Keep your eyes on the sky: Much of the Wyoming route is impassible after a rainfall. Be aware of the weather conditions once you move away from pavement and onto the more remote segments. Wet clay is my least-favorite riding surface to navigate. I don’t know how adventure bike riders do it.
Take the pavement: If you do get caught in a heavy rain, look at your map and figure a way to ride the pavement to your next accommodations or stop where you are at for the night. One rider in this group ended up with a broken ankle and a helicopter ride after pushing on and throwing it away on a slippery section. You can always come back to ride a section when it is dry.
Stretch out Section 2: The BDR plan calls for section 2 to start in Centennial and end in Elk Mountain. That’s only 68 miles. We modified the day’s ride to end in Medicine Bow. That probably added around 25 to 30 miles to section 2 and took the same amount out of section 3. Medicine Bow doesn’t have much in the way of provisions but it does have the Virginian Hotel, a beautiful slice of history.
Use this hack at the Virginian Hotel: Medicine Bow’s Virginian Hotel is a must-visit location, but book your room in their Scotts’ Cedar Street Addition. Why? The Virginian rooms are tiny, you have to share bathrooms and the electricity and WiFi is hit or miss. When I come back with Gail (my sweetie), we will stay in the Virginian. With Lance, I’ll choose Scotts. Bonus tip: Save room for a slice of pie after dinner.
Alcova closes up early: Sloane’s General Store in Alcova (the end of section 3) closed their cabin rental office and general store at 7pm. Riders who wandered in after 7pm couldn’t get a room even though there were a bunch of cabins available. Make your reservation in advance and get to the place early or you’ll be sleeping under the stars or in Casper.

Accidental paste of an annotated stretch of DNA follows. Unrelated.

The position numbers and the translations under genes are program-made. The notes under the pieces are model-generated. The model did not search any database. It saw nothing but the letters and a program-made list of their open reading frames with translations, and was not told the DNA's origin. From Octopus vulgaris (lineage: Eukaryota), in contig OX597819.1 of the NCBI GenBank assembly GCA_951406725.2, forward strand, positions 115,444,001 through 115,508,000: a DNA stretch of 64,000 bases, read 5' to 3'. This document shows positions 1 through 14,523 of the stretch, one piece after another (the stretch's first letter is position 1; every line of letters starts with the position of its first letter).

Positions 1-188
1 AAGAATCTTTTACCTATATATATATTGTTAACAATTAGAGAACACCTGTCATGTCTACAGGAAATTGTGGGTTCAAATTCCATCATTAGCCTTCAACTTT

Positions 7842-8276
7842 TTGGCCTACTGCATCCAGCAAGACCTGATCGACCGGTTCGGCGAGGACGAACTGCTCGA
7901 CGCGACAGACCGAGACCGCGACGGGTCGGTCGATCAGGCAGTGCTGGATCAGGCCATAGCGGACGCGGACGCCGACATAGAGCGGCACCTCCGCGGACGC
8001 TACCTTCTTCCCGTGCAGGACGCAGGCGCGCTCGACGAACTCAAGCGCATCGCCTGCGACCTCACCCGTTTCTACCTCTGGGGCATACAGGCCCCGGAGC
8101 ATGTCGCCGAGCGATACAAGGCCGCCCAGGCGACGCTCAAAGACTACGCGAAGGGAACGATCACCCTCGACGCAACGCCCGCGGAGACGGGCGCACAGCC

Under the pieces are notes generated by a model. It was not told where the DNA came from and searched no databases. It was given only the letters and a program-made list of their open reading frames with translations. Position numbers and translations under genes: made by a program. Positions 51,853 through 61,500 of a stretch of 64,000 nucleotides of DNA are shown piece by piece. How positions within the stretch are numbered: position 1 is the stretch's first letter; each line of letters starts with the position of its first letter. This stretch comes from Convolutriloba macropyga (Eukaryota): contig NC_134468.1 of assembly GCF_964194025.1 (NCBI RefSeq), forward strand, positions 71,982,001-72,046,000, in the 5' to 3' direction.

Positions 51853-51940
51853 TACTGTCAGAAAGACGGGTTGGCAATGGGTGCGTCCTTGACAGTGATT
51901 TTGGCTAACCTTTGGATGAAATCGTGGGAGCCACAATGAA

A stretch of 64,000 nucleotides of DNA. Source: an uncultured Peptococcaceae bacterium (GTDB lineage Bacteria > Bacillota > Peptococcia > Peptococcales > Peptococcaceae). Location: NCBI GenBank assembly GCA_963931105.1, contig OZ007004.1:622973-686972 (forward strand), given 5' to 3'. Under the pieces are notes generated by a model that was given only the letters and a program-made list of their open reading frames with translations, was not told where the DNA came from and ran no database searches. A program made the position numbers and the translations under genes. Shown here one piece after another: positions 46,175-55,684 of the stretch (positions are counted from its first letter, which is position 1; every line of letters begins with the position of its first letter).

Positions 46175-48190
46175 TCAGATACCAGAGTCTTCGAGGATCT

Casper the friendly host: Speaking of Casper, since you’ve got to get to Alcova early, check into Sloane’s and then take a ride to Casper. We found the most friendly people of our trip in Casper. Have dinner in the lounge at the Silver Fox Restaurant. Tell Tracy at Okes Jewelry in downtown that Lance and Jimmy said hello. She saw us wandering around and offered assistance (including recommending the Silver Fox). I’m sure there are grumpy people in Casper, but we didn’t meet any of them.
Delight at the Miner’s Delight Inn: Highly recommended. The end of section 4 dumps you in Atlantic City that is not much more than a ghost town. Plan ahead and reserve a cabin from the Miner’s Delight Inn. It is walking distance from the town’s only restaurant/saloon (no drinking, kids or pets at the Miner’s Delight Inn) and the crew serves a hearty breakfast (7am sharp).
Skip Shoshoni for an overnight stay: Section 5 ends in Shoshoni and the town does not have much to offer. Especially hotels. The highlight was a used truck lot that Lance found. You’ll need to head southwest on Highway 26 to Riverton that offers a ton of hotel options, provisions and plenty of places to eat. This adds 30 miles of highway to your day. Trust us, it is worth it.
Sleeping recommendation for Ten Sleep: We found a real gem at the end of section 6 in the town of Ten Sleep. The Carter Inn has relatively new owners and they are working hard to make a good impression. We give the place two thumbs up. Like most of the Wyoming BDR, there is not a lot of town in town. BDR claims this is the most-remote of all their routes. If you don’t camp, don’t wing it. You need reservations in these small towns. Turn the last day into a longer ride: The Wyoming BDR ends on a short (only 43 miles) yet spectacular high-mountain section that dead ends into Native American Land. We turned around, rode to the ALT 14 and headed west. Once down the grade (and into the blazing desert), we jumped on the Crystal Creek Road (road 68) and followed it to Greybull where we called it a night. Crystal Creek Road follows the Bighorn River for a bit but turns left, away from the river. Don’t freak out, you will get out of the desert near Greybull. This is all on the Butler Map.